To be fair, that line was removed from App Store guidelines on 13 June. So I guess running to the press is implicitly advised now?

David Owens II raises the issue that if the developer account is terminated, eventually the non–Mac App Store version of Dash will not be able to work with Developer ID.

Brent Simmons:

While this is legal, and within Apple’s rights, it’s not what we’ve come to expect from a moral judicial system. No matter what the context, we expect that the accused see the evidence against them, we expect avenues for appeal to be made available, and we expect proportional penalties.


In the meantime, it’s our job to presume innocence in the absence of evidence. This is also a moral issue, and it’s true even if you’ve never heard of the developer.

Paul Haddad:

1. Why do review manipulation on a niche app with no competition?

2. What are the odds its a mistake by the time a SVP responds?

Manton Reece:

Imagine instead if the App Store worked more like the web. Google dominates search, but they can’t shut down your web site. If you try to game the system, Google can remove you from search and limit your exposure. Likewise, developers should be able to distribute iOS apps with minimal involvement from Apple, yet apps that haven’t passed formal review won’t be searchable without a direct link, won’t ever be featured, and won’t show up in the top 100 lists.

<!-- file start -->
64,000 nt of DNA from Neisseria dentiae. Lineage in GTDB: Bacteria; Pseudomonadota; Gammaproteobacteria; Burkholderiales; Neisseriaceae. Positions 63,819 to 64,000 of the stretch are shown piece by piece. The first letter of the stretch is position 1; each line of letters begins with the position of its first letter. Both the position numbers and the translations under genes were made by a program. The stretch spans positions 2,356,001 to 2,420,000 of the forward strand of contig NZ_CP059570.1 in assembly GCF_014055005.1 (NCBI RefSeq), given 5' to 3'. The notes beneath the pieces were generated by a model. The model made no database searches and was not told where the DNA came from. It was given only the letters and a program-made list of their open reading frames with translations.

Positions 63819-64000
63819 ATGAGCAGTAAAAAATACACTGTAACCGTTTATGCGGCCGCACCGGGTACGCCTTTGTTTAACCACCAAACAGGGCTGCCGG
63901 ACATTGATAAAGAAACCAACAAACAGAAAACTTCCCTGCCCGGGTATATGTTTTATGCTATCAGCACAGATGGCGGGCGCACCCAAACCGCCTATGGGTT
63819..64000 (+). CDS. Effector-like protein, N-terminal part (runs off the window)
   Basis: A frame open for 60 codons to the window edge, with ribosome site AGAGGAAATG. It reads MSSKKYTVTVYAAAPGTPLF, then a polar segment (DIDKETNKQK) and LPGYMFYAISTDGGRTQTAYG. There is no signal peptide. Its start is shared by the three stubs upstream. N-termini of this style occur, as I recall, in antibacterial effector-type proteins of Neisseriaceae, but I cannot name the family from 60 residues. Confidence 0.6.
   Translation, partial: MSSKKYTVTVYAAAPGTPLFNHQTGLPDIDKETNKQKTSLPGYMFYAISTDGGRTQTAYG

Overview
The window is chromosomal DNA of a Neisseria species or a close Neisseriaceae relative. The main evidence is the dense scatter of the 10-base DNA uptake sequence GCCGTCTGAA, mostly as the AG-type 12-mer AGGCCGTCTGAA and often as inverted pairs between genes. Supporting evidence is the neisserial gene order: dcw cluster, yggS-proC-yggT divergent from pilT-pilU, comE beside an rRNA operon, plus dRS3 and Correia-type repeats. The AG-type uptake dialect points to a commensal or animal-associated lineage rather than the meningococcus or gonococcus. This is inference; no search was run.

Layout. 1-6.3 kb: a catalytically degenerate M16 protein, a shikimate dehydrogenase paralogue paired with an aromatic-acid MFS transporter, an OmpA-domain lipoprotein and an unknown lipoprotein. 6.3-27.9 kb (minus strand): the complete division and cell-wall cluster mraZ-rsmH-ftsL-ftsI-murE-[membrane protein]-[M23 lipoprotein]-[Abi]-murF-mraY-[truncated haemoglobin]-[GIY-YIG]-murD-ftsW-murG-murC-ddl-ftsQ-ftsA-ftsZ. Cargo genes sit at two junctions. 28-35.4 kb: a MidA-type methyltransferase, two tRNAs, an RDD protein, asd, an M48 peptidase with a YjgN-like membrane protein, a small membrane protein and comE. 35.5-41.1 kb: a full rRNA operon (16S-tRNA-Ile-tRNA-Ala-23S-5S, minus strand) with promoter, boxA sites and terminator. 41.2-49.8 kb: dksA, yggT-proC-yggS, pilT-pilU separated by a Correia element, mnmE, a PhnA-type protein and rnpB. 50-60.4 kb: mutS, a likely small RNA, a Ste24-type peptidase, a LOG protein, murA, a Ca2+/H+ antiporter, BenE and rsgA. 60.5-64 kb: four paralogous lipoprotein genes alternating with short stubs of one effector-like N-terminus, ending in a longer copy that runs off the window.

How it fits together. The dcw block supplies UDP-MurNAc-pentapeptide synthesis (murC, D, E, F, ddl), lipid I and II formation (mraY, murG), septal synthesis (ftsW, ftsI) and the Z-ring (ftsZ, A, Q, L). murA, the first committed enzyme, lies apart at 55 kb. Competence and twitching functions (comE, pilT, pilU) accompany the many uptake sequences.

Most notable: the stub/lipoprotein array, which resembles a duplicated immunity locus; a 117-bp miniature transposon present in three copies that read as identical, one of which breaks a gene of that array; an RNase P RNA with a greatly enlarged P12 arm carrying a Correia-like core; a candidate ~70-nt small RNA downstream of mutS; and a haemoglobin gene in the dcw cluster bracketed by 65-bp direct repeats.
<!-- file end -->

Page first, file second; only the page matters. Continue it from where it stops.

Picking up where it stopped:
Apple should focus on highlighting the best apps within a system that lets the app review team make occasional mistakes. There shouldn’t be such an easy toggle that wipes out an indie developer’s business.

Update (2016-10-07): Jeff Johnson:

It is said that distributing apps outside the Mac App Store is safe from meddling by Apple, because they cannot impose arbitrary rules on you or remove your apps from sale. That is true, to an extent. However, the potential still exists for Apple to put you out of business, for all practical purposes. The power to do this resides in Gatekeeper.

Dave Verwer:

I do believe Bogdan when he says that he did not do what they have accused him of, not because I know him (although I did meet him in person once, just for full disclosure) but because there was no need for the reviews to be manipulated. The app is great, in a niche market with little competition, so why risk it for more good reviews? It doesn’t make any sense.


It’s a disappointing and messy situation whichever way you look at it.

11 Comments RSS · Twitter

So what did Kapeli do that was fraudulent? Request root access via osascript from the Mac App Store? (See I guess that can't be it because that app is still available in the Mac App Store.

@John They probably did a better job than Apple when it comes to providing a human friendly access to documentation. And that is probably forbidden by some obscure rule.

Alvin Thompson

@Jeff I agree it's a great app. I gave it seven stars myself.

You're going to update this to reflect Apple's comments, right?